This early emergence of a man of letters may have been assisted by Pope’s poor physique. As a result of too much study, so he thought, he acquired a curvature of the spine and some tubercular infection, probably Pott’s disease, that limited his growth and seriously impaired his health. His full-grown height was 4 feet 6 inches (1.4 metres), but the grace of his profile and fullness of his eye gave him an attractive appearance. He was a lifelong sufferer from headaches, and his deformity made him abnormally sensitive to physical and mental pain. Though he was able to ride a horse and delighted in travel, he was inevitably precluded from much normal physical activity, and his energetic, fastidious mind was largely directed to reading and writing.
Three classic plays exploring the absurdity of death and modern complacency by the 20th century master of French avant-garde theatre.
Exit the King presents a ritualized death rite unfolding the final hours of the once-great king Berenger the First. As he dies, so does his kingdom. His armies suffer defeat, the young emigrate, and his kingdom’s borders shrink to the outline of his throne.
The Killer is a study of pure evil. B’renger, a conscientious citizen, finds himself in a radiantly beautiful city marred only by the presence of a serial killer. B’renger’s determination to find the murderer in the face of official indifference and his final defeat at the hands of impersonal cruelty speak with the power of Kafka’s The Trial.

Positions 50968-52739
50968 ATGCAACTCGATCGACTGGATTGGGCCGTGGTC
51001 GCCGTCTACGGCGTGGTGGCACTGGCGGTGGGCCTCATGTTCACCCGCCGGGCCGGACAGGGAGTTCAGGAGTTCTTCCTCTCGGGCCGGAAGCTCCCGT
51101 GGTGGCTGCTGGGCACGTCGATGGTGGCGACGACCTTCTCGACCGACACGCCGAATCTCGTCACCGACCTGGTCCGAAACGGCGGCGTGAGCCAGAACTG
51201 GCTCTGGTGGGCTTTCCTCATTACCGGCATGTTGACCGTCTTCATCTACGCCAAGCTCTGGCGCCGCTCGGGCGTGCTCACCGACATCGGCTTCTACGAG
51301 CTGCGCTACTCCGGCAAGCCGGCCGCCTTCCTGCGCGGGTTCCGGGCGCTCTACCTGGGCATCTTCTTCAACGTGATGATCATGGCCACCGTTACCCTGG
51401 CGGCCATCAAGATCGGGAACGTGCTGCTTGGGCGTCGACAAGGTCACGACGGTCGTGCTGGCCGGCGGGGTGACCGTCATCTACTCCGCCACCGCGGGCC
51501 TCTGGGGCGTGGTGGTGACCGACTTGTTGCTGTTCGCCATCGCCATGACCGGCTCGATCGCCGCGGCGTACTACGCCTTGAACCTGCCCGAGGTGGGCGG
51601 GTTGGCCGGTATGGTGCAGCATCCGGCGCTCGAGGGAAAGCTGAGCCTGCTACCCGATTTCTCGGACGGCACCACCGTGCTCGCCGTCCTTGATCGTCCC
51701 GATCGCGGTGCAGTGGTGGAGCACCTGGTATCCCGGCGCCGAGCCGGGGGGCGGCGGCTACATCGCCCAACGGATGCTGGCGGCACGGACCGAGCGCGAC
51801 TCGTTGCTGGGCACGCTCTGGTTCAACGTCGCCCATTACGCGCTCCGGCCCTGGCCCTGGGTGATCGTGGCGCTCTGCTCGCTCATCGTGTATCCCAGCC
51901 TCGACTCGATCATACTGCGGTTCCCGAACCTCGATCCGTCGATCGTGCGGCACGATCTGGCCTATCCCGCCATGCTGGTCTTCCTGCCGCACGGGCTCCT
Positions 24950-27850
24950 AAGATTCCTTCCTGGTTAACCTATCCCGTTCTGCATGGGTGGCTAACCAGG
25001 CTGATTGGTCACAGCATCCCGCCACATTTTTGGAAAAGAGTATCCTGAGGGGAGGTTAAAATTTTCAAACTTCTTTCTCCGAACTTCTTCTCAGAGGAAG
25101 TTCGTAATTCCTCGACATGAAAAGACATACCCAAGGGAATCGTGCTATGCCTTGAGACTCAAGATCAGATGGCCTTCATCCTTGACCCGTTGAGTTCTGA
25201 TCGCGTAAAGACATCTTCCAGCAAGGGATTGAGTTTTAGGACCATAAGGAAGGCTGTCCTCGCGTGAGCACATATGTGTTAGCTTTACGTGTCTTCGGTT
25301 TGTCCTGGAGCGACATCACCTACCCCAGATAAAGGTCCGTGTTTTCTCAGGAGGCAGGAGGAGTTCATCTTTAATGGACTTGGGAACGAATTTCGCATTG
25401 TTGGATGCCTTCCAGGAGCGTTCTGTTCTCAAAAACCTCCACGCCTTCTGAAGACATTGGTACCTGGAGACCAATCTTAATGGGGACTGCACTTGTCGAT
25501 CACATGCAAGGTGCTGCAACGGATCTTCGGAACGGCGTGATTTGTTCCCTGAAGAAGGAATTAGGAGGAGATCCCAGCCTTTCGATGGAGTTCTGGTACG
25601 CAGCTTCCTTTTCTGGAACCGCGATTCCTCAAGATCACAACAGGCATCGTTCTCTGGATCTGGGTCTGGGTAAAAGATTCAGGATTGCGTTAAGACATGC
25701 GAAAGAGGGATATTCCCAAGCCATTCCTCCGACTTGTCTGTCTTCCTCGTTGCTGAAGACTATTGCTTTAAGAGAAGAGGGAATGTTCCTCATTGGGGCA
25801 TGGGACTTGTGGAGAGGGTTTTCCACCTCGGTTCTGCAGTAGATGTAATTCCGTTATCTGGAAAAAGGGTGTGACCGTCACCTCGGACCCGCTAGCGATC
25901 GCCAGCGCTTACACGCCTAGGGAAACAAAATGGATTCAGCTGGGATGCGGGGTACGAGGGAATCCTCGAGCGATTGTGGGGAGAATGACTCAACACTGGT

Macbett, inspired by Shakespeare’s MacBeth, is “a grotesque joke . . . [and] a very funny play. . . . Ionecso maliciously undermines sources and traditions, spoofing Shakespeare along with tragedy” (Mel Gussow, The New York Times).
Jon Paul Fiorentino's new collection is a whip-smart poetic investigation of anxiety in all its many manifestations. Anxiety caused by geography, anxieties of influence and looming worries about loss inform the poems as they weave narrative threads that highlight both the treachery of language and its necessity in shaping human experience.